If you can write a good love poem you are already walking in a smiling world. This poem is packed with so many images the reader is sure to find one that touches his or her heart. My favorite is, "the picture I drew on a cafe napkin / of your lovely face eating strawberries." But the fact of the matter is that a love poem make us look at everybody in our lives with just a little more tenderness.
Kenneth P. Gurney lives in Albuquerque with his beloved Dianne. Incidentally, Gurney previously lived in Rockford, Illinois--as did DCF poet Richard Vargas and even The DitchRider himself. Both Gurney and Vargas publish Albuquerque-based poetry journals--Adobe Walls and The Mas Tequila Review, respectively.
Enlarging the Day
I love you like dark chocolate,
primed canvas, a found jay’s feather
and we have not yet spoken face to face
or you seen my toes
which present themselves
from within my new sandals
at the cuffs of my old blue jeans
under the table at this cafe
where you speak a regular stream
of words to people conjured
in my imagination from the one side
on your cell phone conversations
that I hear.
I love you like topographical maps,
burnt siena, a horse hair brush ready for use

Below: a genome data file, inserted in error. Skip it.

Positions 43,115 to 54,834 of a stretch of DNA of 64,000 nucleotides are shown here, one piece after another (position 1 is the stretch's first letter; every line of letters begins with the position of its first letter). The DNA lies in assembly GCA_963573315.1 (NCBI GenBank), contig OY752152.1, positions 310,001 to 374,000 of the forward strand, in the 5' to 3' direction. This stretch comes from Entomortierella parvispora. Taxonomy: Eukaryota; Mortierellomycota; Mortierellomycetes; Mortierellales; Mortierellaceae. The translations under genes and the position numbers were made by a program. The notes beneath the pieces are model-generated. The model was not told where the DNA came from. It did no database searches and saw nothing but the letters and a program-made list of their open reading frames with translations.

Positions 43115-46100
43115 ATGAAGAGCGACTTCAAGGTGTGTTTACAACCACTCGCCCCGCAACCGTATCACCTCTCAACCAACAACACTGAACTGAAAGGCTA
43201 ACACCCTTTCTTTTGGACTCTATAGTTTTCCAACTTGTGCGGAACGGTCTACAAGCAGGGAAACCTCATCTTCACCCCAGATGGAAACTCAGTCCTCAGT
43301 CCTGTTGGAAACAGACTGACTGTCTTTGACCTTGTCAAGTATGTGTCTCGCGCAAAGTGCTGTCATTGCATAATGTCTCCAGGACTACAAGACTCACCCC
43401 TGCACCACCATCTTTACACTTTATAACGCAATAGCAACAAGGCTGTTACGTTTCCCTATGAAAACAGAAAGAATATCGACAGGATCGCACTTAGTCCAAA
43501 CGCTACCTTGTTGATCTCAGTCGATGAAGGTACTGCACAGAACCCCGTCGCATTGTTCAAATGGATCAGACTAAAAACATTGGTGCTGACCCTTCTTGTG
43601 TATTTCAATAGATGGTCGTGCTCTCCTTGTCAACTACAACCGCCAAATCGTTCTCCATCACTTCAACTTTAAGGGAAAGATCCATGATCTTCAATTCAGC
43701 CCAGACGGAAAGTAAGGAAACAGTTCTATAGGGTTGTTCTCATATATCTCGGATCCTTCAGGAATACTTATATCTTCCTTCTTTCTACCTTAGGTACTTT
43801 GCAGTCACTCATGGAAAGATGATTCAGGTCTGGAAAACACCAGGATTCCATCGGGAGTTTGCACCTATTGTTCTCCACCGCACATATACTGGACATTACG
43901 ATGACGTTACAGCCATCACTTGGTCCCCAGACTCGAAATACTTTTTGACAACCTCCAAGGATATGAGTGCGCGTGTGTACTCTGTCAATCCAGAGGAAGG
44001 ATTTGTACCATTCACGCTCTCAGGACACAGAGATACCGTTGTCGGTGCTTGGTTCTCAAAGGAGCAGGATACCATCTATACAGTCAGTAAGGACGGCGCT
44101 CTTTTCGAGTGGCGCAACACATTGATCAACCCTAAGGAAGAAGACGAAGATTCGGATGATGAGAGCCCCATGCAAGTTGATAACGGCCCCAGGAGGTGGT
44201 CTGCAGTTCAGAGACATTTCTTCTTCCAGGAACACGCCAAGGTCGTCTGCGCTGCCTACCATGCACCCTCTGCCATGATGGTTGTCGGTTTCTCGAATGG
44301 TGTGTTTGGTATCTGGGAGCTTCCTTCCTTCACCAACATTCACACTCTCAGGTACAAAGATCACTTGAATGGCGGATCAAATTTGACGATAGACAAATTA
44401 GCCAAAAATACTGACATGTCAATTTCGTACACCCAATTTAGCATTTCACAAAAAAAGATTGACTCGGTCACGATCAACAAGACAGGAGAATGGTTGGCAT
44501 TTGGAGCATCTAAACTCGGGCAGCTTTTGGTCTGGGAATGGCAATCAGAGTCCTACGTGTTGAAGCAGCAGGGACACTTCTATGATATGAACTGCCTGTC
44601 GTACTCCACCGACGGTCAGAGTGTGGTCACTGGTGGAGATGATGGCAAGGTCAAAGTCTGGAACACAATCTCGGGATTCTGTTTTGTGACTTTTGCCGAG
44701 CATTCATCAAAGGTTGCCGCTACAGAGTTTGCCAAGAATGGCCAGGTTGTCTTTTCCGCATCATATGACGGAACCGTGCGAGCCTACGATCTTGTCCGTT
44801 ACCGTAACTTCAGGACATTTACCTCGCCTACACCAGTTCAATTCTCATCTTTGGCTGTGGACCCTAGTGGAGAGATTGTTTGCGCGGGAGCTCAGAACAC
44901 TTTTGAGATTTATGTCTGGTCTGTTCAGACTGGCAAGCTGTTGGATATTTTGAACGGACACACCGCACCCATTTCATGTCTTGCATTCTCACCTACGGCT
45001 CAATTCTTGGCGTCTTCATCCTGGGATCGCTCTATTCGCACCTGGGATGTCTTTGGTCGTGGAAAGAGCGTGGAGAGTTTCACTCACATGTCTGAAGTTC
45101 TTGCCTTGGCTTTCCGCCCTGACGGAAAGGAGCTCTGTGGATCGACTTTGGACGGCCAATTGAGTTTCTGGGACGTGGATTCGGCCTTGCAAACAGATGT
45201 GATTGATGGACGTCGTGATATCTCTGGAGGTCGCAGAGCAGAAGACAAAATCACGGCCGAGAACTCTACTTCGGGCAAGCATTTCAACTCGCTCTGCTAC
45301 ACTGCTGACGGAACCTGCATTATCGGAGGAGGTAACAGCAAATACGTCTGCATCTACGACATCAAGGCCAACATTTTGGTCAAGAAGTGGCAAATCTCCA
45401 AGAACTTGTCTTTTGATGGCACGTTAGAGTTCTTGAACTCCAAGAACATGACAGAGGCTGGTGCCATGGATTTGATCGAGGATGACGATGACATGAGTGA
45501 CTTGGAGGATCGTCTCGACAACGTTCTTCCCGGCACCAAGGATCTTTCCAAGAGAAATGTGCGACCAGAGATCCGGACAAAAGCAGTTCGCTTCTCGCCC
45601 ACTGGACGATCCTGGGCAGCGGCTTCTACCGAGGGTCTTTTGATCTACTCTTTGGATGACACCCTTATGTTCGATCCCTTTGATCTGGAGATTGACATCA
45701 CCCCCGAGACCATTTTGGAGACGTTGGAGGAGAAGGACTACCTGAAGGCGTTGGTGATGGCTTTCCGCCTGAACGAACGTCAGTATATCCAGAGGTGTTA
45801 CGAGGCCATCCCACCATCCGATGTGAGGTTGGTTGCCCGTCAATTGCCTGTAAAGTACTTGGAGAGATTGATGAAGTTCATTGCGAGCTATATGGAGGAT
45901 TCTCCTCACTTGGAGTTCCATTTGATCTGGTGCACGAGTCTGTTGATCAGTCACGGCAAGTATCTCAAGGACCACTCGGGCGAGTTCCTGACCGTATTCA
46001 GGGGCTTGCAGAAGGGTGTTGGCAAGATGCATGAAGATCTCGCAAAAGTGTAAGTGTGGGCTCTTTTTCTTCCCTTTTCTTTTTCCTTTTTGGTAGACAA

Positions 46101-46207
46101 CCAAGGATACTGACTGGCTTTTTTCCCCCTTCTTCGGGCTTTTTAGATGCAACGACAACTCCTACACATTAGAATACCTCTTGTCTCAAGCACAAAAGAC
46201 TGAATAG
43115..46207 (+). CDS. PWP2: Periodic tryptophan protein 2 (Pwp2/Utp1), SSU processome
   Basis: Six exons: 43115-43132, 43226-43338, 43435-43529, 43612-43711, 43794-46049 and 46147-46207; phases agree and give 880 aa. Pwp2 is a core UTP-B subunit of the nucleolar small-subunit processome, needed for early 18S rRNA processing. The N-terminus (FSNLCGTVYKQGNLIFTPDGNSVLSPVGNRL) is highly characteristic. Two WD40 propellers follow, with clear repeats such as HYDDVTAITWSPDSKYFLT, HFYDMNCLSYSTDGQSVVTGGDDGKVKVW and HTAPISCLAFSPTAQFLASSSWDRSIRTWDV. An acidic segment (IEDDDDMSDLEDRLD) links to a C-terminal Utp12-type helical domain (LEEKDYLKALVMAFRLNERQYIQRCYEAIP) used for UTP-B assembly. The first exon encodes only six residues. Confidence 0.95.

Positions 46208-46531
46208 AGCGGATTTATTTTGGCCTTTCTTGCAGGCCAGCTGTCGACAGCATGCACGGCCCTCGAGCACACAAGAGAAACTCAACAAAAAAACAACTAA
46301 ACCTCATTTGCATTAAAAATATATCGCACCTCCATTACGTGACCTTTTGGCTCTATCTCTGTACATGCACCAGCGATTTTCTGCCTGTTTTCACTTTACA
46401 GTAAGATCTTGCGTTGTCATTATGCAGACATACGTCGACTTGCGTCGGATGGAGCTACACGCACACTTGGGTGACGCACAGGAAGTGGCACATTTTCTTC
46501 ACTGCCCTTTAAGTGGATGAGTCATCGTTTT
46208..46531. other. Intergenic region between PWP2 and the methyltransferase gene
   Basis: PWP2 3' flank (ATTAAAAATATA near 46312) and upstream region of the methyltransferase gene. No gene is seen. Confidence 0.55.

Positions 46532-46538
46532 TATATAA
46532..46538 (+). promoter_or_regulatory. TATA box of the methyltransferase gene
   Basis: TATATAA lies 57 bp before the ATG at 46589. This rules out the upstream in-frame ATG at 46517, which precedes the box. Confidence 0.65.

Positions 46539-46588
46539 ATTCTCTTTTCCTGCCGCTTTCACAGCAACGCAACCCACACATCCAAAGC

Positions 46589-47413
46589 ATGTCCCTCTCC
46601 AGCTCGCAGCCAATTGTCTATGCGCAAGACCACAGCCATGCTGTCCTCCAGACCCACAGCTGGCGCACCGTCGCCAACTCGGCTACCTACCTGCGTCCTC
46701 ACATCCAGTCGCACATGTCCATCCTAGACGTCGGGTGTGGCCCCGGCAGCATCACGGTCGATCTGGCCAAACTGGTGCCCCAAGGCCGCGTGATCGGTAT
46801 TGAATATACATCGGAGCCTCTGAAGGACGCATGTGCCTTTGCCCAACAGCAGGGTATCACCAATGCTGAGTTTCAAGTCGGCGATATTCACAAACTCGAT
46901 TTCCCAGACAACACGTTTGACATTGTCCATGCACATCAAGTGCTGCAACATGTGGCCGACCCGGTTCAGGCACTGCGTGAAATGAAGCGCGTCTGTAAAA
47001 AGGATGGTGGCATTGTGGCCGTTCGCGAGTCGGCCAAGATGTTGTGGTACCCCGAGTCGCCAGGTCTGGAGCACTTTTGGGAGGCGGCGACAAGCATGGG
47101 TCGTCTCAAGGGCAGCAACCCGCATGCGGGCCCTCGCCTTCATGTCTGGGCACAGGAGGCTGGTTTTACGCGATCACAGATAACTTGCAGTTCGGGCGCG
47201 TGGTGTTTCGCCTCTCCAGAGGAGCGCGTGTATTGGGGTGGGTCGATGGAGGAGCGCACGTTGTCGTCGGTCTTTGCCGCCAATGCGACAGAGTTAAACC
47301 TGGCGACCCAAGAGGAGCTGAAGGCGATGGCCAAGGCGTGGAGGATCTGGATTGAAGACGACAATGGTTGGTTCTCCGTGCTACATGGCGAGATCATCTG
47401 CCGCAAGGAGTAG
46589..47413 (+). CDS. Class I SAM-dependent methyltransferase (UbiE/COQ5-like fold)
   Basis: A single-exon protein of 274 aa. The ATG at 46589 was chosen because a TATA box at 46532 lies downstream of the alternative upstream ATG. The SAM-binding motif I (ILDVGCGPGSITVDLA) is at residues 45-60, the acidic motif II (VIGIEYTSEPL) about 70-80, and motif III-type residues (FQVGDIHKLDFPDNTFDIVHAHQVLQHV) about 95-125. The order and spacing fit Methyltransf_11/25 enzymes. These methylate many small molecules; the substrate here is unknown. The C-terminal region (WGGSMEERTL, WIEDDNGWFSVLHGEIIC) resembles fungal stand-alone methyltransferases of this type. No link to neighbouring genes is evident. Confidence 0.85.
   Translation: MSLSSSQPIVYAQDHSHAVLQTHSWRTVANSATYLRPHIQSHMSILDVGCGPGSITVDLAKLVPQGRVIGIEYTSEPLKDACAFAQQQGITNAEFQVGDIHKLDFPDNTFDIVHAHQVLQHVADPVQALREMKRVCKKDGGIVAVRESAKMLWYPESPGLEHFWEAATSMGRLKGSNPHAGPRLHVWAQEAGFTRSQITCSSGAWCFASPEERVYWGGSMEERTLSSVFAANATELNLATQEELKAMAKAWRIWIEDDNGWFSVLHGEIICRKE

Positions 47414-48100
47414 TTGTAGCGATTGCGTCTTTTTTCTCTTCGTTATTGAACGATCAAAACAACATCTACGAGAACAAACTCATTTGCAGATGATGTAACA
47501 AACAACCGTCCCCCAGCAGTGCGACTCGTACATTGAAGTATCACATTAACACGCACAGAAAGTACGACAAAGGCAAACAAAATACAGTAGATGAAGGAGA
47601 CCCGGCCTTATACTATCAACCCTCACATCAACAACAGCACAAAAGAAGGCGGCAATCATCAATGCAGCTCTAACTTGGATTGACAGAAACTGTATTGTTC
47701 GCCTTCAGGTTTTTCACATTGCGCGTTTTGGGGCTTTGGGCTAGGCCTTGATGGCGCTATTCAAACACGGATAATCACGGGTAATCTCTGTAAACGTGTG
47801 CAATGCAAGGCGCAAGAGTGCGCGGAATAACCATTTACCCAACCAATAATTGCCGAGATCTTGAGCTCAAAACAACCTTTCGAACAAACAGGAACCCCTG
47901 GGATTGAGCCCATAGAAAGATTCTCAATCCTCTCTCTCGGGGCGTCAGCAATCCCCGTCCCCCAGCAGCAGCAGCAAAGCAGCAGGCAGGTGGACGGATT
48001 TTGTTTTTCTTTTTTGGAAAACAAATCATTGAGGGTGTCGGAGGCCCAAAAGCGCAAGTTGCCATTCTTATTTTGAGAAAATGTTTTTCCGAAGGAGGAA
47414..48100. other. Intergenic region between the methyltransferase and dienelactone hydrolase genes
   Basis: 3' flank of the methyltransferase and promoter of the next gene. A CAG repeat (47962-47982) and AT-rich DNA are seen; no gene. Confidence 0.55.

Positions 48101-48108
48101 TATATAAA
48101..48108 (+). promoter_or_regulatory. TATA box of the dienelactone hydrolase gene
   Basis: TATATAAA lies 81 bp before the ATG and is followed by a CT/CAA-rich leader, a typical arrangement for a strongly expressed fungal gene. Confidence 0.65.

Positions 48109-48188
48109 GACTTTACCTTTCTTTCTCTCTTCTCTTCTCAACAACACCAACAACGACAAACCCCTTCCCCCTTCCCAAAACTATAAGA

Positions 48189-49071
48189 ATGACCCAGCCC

and you have not yet met my eyes
as you sip coffee from a ceramic cup
labeled Monday even though it is Wednesday
and burn offerings to some unnamed god
in the form of a cigarette that never receives
the rose print of your lipstick.
I love you like the mystery of laundered socks
lost from their mates, the texture of silk
upon my fingers, a field of haystacks
in a painting by Van Gogh
and to compete with the digital photos
downloaded to your technology
you receive the picture I drew on a cafe napkin
of your lovely face eating strawberries
and the poem I wrote to spark your love
as I leave with a look over my shoulder
and see how you pause
in your distracted phone conversation
then look up to meet my green eyes.
Poetry submissions are welcome. Email firstname.lastname@example.org.